Scotland must have another independence referendum, says Nicola Sturgeon. Its people are crying out for it. The will of the Scottish people, according to the SNP government, is being ignored by Theresa May. The only solution, a second “once in a generation” referendum.

“The UK government,” declared Ms Sturgeon, “has not moved an inch in pursuit of compromise and agreement. Our efforts at compromise have instead been met with a brick wall of intransigence.”

The phrase “our efforts at compromise” suggests that the SNP government has sought common ground, a position somewhere in the middle, something that everyone could live with, if only both sides would move just ever so slightly. This compromise requires closer examination, and that’s exactly what I did as chair of Ruth Davidson’s Brexit Commission.

In short, the SNP’s “reasonable” position would require the UK government to sponsor Scottish membership of the European Free Trade Association (EFTA). Such membership would in effect allow Scotland to remain in the EU single market while also remaining within the UK’s single market. In advocating such an approach, the Scottish government cite the endeavours of the Faroe Isles to join the EFTA club.

As the Brexit Commission concluded, there were a number of fundamental flaws in this approach and the Faroese comparison. First and foremost, EFTA is an association of sovereign states, and neither Faroe nor Scotland is a sovereign state. Norwegian Trade Minister Monica Maeland made this very clear following a meeting of EFTA ministers back in November last year. Second, the Faroese fish-based economy is nothing like the complex economy of Scotland (Faroese GDP is $1.6bn; Scotland’s is $17bn). Third, the issue of a border is moot for Faroe, a group of islands in the northeast Atlantic, unlike Scotland which has a land border with its principle trading partner. Also worth noting that the number of EU nationals living in Scotland (181,000) is almost four times the total population of the Faroes (49,469).

The clincher for me, however, is the simple fact that the Faroe Isles have conspicuously failed to secure membership of EFTA even after a decade of endeavour, even with the advocacy of Denmark (the Faroes are part of the Danish realm) – itself a member of the EU and the single market. The ability of the UK, itself about to depart the EU, to secure EFTA membership for only a part of the its territory has even less prospect of success than the Danish/Faroe gambit.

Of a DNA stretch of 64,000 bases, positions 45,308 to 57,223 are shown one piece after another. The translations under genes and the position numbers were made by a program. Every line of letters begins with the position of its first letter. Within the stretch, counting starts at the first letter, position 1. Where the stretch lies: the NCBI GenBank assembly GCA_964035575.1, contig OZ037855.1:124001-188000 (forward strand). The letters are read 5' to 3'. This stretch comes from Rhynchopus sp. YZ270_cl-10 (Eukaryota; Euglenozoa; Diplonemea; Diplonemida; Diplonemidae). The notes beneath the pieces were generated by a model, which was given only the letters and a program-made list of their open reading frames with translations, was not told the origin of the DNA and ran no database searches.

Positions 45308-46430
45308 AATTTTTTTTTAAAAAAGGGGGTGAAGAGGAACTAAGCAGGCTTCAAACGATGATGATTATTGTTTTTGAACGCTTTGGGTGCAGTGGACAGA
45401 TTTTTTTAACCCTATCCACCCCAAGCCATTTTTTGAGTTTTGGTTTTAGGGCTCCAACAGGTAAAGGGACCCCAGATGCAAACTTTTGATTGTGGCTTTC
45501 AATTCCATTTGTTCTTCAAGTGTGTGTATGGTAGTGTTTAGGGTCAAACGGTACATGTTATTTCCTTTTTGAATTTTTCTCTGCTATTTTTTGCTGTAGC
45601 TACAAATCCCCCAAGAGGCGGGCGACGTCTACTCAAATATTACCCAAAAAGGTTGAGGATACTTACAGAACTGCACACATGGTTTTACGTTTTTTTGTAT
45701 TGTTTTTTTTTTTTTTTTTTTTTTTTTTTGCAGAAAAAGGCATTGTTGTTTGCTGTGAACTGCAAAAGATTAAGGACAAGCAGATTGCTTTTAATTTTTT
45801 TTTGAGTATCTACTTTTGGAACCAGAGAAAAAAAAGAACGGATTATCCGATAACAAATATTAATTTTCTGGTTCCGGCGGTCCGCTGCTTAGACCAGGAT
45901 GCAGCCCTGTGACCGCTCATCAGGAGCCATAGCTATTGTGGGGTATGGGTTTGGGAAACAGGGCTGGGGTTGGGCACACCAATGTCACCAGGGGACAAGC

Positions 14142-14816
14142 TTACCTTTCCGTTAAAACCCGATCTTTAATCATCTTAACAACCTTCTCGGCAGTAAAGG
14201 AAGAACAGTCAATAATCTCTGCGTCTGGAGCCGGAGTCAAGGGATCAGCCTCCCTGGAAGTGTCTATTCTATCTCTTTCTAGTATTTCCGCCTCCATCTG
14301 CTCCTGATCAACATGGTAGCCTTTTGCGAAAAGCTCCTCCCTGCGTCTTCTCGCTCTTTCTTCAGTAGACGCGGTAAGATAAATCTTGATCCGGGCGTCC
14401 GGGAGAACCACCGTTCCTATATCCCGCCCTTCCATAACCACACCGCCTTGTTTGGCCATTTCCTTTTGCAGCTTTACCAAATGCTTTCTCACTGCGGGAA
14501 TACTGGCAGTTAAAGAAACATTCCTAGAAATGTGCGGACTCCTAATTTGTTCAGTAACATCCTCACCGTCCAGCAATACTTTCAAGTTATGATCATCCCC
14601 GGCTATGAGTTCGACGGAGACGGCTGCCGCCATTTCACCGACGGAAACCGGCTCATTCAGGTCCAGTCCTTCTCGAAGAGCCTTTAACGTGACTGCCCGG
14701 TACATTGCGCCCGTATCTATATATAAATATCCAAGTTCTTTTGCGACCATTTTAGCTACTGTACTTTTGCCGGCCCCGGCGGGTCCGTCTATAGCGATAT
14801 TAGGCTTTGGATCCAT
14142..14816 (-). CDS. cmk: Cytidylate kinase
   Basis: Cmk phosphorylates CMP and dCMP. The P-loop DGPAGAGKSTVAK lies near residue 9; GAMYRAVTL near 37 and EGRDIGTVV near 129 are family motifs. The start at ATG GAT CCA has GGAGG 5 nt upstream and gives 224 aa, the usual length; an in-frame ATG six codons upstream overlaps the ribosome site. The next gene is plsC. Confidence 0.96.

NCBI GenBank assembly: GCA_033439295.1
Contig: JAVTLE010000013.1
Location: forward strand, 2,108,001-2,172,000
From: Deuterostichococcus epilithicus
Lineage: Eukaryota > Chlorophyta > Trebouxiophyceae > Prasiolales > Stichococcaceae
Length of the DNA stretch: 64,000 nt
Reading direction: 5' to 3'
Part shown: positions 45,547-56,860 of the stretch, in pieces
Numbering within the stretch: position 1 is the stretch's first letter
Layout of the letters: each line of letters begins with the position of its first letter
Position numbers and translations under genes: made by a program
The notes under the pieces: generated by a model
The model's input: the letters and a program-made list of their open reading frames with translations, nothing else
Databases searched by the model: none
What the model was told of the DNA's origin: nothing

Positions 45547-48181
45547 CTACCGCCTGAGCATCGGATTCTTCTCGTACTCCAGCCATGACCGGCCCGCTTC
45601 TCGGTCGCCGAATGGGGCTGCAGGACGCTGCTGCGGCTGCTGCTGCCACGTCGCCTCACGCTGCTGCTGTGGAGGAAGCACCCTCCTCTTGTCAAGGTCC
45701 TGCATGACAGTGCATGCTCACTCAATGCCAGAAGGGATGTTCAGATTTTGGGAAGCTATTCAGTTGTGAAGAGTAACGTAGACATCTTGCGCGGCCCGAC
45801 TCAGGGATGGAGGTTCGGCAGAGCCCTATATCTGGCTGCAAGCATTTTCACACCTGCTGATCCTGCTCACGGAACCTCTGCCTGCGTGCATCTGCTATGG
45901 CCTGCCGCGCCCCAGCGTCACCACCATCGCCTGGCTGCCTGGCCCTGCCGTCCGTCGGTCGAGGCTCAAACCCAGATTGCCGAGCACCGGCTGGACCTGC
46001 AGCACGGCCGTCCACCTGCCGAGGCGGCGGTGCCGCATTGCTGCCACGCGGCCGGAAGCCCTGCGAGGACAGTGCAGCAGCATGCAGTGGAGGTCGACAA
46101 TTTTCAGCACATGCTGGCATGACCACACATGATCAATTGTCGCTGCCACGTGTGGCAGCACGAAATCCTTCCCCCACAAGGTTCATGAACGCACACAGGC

Look closer. If the UK did manage, by some powerful alchemy, to secure Scottish membership of EFTA, Scotland would simultaneously be part of the EU single market and the UK single market. As a European colleague said to me upon hearing the Scottish Government proposal, it would be like having your cake and eating it. With Scotland in the EU single market and the UK outside it, slowly but surely the two regulatory frameworks would diverge. Once the EU brokers a free trade deal to which the UK is not a party (or indeed vice versa), it would only be a matter of time before the soft border at Berwick hardened into a concrete divide.

The more you look at the Scottish government’s proposal, the more it looks like the SNP was asking for the moon and blaming Theresa May for not building the rocket.

However, the truly bizarre development, as reported in the Telegraph, is the fact that the SNP has now gone lukewarm on EU membership. Having claimed as justification for an independence referendum that Scotland was being dragged from the EU against its will, the SNP now seems unwilling to state they would seek to take Scotland back in. This peculiar state of affairs was confirmed by SNP MEP Alyn Smith in a BBC radio interview just this week. What is going on?

Of the MEPs I have spoken to since the announcement, even those traditionally supportive of the SNP’s separatist cause, many have expressed bewilderment at the behaviour of Ms Sturgeon. Their reasoning is simple: Brexit will be tough enough without adding further confusion and uncertainty. The fact that the SNP now seems unwilling to confirm an independent Scotland’s ambitions to return to the EU is also going down like a lead baboon.

The ultimate irony of course is that while Nicola Sturgeon talks of a Westminster government that won’t listen, she ignores the fact that the Scottish people don’t want another independence referendum. It’s time to get the back to the day job.

Ian Duncan is an MEP and a member of the European Parliaments’s Environment, Public Health and Food Committee.